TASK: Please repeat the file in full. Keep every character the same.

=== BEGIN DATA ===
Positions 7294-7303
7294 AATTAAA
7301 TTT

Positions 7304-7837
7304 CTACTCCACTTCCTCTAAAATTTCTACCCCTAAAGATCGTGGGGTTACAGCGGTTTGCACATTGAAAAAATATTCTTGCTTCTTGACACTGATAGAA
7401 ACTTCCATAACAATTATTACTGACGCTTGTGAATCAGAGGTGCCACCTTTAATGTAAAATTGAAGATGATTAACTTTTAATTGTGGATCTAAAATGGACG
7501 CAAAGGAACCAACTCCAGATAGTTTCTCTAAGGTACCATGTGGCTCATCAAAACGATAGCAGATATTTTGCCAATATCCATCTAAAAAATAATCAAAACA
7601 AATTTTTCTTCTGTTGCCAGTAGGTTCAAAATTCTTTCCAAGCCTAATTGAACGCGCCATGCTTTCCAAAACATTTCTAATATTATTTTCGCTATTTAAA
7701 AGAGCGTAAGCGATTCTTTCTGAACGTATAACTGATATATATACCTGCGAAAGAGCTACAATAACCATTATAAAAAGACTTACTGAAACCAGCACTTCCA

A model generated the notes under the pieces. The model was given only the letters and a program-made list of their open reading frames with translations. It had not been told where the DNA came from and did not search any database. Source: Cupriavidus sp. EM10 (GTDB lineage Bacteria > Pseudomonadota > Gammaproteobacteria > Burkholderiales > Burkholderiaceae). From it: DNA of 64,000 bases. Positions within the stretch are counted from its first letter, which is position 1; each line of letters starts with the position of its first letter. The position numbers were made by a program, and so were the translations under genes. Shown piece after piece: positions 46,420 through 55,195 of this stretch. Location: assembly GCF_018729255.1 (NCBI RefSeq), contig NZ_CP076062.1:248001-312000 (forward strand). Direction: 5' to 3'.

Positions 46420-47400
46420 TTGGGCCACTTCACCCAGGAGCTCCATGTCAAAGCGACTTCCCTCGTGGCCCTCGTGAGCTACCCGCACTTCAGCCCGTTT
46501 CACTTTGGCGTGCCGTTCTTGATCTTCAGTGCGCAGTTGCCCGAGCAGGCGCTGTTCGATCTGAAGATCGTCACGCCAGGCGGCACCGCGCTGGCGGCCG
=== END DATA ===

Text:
Positions 7294-7303
7294 AATTAAA
7301 TTT

Positions 7304-7837
7304 CTACTCCACTTCCTCTAAAATTTCTACCCCTAAAGATCGTGGGGTTACAGCGGTTTGCACATTGAAAAAATATTCTTGCTTCTTGACACTGATAGAA
7401 ACTTCCATAACAATTATTACTGACGCTTGTGAATCAGAGGTGCCACCTTTAATGTAAAATTGAAGATGATTAACTTTTAATTGTGGATCTAAAATGGACG
7501 CAAAGGAACCAACTCCAGATAGTTTCTCTAAGGTACCATGTGGCTCATCAAAACGATAGCAGATATTTTGCCAATATCCATCTAAAAAATAATCAAAACA
7601 AATTTTTCTTCTGTTGCCAGTAGGTTCAAAATTCTTTCCAAGCCTAATTGAACGCGCCATGCTTTCCAAAACATTTCTAATATTATTTTCGCTATTTAAA
7701 AGAGCGTAAGCGATTCTTTCTGAACGTATAACTGATATATATACCTGCGAAAGAGCTACAATAACCATTATAAAAAGACTTACTGAAACCAGCACTTCCA

A model generated the notes under the pieces. The model was given only the letters and a program-made list of their open reading frames with translations. It had not been told where the DNA came from and did not search any database. Source: Cupriavidus sp. EM10 (GTDB lineage Bacteria > Pseudomonadota > Gammaproteobacteria > Burkholderiales > Burkholderiaceae). From it: DNA of 64,000 bases. Positions within the stretch are counted from its first letter, which is position 1; each line of letters starts with the position of its first letter. The position numbers were made by a program, and so were the translations under genes. Shown piece after piece: positions 46,420 through 55,195 of this stretch. Location: assembly GCF_018729255.1 (NCBI RefSeq), contig NZ_CP076062.1:248001-312000 (forward strand). Direction: 5' to 3'.

Positions 46420-47400
46420 TTGGGCCACTTCACCCAGGAGCTCCATGTCAAAGCGACTTCCCTCGTGGCCCTCGTGAGCTACCCGCACTTCAGCCCGTTT
46501 CACTTTGGCGTGCCGTTCTTGATCTTCAGTGCGCAGTTGCCCGAGCAGGCGCTGTTCGATCTGAAGATCGTCACGCCAGGCGGCACCGCGCTGGCGGCCG